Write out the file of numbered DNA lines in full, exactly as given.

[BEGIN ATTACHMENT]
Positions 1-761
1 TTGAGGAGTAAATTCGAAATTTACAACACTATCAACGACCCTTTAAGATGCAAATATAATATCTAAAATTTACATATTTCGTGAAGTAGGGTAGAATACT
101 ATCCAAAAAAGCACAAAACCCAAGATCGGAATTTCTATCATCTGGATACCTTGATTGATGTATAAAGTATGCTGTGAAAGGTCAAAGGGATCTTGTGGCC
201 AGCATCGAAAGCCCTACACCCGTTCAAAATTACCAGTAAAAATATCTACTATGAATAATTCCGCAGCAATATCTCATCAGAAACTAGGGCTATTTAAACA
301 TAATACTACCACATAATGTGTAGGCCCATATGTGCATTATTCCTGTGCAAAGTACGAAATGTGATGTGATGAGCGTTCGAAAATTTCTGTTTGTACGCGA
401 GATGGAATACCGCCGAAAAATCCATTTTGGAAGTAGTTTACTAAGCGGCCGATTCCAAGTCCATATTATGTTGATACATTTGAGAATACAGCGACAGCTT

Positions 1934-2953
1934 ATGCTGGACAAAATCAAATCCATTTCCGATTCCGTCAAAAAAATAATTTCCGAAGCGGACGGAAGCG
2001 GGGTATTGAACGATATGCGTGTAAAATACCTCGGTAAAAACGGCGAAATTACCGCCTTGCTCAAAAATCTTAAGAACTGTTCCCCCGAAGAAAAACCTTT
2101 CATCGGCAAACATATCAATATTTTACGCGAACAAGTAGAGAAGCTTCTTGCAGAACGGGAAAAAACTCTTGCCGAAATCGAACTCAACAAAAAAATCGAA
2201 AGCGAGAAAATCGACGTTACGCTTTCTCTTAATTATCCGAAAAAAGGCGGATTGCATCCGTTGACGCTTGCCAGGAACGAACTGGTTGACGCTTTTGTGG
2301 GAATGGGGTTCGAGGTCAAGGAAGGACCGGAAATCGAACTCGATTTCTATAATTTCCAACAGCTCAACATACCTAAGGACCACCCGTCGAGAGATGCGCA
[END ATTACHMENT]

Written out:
Positions 1-761
1 TTGAGGAGTAAATTCGAAATTTACAACACTATCAACGACCCTTTAAGATGCAAATATAATATCTAAAATTTACATATTTCGTGAAGTAGGGTAGAATACT
101 ATCCAAAAAAGCACAAAACCCAAGATCGGAATTTCTATCATCTGGATACCTTGATTGATGTATAAAGTATGCTGTGAAAGGTCAAAGGGATCTTGTGGCC
201 AGCATCGAAAGCCCTACACCCGTTCAAAATTACCAGTAAAAATATCTACTATGAATAATTCCGCAGCAATATCTCATCAGAAACTAGGGCTATTTAAACA
301 TAATACTACCACATAATGTGTAGGCCCATATGTGCATTATTCCTGTGCAAAGTACGAAATGTGATGTGATGAGCGTTCGAAAATTTCTGTTTGTACGCGA
401 GATGGAATACCGCCGAAAAATCCATTTTGGAAGTAGTTTACTAAGCGGCCGATTCCAAGTCCATATTATGTTGATACATTTGAGAATACAGCGACAGCTT

Positions 1934-2953
1934 ATGCTGGACAAAATCAAATCCATTTCCGATTCCGTCAAAAAAATAATTTCCGAAGCGGACGGAAGCG
2001 GGGTATTGAACGATATGCGTGTAAAATACCTCGGTAAAAACGGCGAAATTACCGCCTTGCTCAAAAATCTTAAGAACTGTTCCCCCGAAGAAAAACCTTT
2101 CATCGGCAAACATATCAATATTTTACGCGAACAAGTAGAGAAGCTTCTTGCAGAACGGGAAAAAACTCTTGCCGAAATCGAACTCAACAAAAAAATCGAA
2201 AGCGAGAAAATCGACGTTACGCTTTCTCTTAATTATCCGAAAAAAGGCGGATTGCATCCGTTGACGCTTGCCAGGAACGAACTGGTTGACGCTTTTGTGG
2301 GAATGGGGTTCGAGGTCAAGGAAGGACCGGAAATCGAACTCGATTTCTATAATTTCCAACAGCTCAACATACCTAAGGACCACCCGTCGAGAGATGCGCA